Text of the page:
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post #5 of 20 (permalink) Old 03-12-2013, 06:36 PM
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why get bogged down seeking opinion after opinion, do what feels right for you and yr dog at this time, you can always shift yr goals at a later date/s as you see fit.

the clubs themselves will be who you should be talking to as different clubs have different attitudes toward membership ranging from funners to the podium or nothing.

for the record i occaionally turn up at a club for socialisation and ideas on training but don't compete or even train regularly in the sport - one club is welcoming of this and one club forbid it, thats whats great you have choice.
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post #6 of 20 (permalink) Old 03-12-2013, 06:37 PM
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Quote:
Originally Posted by RowdyDogs View Post
The parentheses are because I recognize the importance of diligence in training any kind of bitework. I hope my post history will show I'm not a casual owner. But, I'm not necessarily concerned with competing or titling.

Basically, Hector has a naturally high drive in general, but seems to have received little to no socialization before I got him (at maybe 10 months old?) and as a result doesn't know how to function. He shuts down when he's scared, which is a huge problem in a SAR dog. He was making significant progress, but it wasn't enough to prove he was reliable in a life-or-death situation, as SAR can be.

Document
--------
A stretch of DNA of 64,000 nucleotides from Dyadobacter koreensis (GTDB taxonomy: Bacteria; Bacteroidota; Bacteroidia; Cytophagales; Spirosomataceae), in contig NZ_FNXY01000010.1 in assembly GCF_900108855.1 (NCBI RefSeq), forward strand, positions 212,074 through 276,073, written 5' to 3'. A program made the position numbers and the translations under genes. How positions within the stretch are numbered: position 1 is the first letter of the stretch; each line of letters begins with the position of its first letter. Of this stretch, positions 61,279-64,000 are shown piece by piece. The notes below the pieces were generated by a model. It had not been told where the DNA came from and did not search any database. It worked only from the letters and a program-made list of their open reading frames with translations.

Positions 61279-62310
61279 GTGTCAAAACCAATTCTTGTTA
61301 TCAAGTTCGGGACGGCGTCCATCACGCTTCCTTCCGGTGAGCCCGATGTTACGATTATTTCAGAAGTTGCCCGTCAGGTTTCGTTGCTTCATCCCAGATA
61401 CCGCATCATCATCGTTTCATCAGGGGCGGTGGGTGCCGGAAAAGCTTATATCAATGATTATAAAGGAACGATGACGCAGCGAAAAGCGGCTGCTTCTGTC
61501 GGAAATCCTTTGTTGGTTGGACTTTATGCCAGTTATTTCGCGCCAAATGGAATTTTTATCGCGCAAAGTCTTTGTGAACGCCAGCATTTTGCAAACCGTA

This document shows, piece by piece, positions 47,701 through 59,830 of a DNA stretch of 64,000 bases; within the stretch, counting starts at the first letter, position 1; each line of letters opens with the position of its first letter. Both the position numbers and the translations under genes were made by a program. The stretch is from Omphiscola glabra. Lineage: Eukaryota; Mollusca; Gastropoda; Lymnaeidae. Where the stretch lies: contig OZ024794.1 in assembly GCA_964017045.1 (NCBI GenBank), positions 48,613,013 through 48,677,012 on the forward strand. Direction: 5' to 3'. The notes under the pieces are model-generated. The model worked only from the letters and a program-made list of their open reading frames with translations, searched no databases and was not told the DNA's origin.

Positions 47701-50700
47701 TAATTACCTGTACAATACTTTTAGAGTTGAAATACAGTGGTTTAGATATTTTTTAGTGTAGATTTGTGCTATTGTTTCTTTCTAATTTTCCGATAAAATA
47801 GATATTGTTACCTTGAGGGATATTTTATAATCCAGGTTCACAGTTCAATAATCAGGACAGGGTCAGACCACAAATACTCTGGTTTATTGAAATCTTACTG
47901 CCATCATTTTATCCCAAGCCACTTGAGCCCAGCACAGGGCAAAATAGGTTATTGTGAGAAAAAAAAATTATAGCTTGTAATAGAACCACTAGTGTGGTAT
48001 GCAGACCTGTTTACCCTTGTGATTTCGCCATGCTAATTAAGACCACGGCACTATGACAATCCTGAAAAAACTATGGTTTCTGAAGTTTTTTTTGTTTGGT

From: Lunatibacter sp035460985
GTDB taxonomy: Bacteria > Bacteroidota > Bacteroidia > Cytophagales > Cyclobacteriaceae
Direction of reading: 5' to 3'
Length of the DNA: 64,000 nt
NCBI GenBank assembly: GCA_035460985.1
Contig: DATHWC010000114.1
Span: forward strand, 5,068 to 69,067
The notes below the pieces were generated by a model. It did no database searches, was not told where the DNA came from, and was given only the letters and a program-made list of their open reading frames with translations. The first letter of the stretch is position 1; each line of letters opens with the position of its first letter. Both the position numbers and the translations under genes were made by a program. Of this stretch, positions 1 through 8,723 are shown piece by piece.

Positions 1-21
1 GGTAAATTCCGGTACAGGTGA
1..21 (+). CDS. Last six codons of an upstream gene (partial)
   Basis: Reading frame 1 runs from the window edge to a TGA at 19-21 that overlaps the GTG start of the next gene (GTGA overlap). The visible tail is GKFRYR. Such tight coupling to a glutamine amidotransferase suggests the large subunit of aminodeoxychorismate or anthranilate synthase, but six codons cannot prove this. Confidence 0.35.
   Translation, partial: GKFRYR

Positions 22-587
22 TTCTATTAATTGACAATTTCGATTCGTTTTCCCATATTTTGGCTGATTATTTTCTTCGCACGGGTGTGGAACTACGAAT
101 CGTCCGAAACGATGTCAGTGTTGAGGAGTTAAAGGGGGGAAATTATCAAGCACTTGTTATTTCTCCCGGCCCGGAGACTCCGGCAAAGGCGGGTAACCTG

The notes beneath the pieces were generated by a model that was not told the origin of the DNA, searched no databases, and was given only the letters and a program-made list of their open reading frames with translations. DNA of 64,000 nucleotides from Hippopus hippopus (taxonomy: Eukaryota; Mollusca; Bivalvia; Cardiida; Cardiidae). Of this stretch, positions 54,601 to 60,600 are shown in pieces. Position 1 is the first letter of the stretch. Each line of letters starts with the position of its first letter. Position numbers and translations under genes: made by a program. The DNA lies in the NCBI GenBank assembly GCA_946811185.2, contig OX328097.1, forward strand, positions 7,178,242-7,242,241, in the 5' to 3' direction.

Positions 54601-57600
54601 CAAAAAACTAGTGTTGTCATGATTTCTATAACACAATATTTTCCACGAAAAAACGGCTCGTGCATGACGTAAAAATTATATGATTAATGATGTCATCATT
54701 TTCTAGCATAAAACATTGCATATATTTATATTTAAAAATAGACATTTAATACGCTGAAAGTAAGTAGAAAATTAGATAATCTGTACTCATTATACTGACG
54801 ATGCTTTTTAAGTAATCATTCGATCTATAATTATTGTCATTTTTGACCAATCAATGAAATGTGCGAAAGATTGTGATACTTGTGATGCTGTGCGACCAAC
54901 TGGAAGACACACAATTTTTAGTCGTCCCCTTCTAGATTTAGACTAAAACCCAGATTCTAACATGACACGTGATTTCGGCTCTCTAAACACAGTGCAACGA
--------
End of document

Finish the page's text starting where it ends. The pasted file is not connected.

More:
So, now I have this high-drive dog, who shuts down in scary situations. We're doing nosework, but I'm having trouble challenging him enough with it. IPO/schutzhund interests me, but...

Is it okay if we're just in it for fun? I don't care if Hector would ever title or ever bite someone or anything like that. . I just want to get an idea of what the attitude towards folks like me in the sport are...so far it seems like they're welcome to people observing (as I have), but not so keen on recreational dogs...
I would get with the local clubs and see what they think. There are a couple people who train in my group and they just do tracking and obedience(and you can get titles in IPO without doing the protection phase!)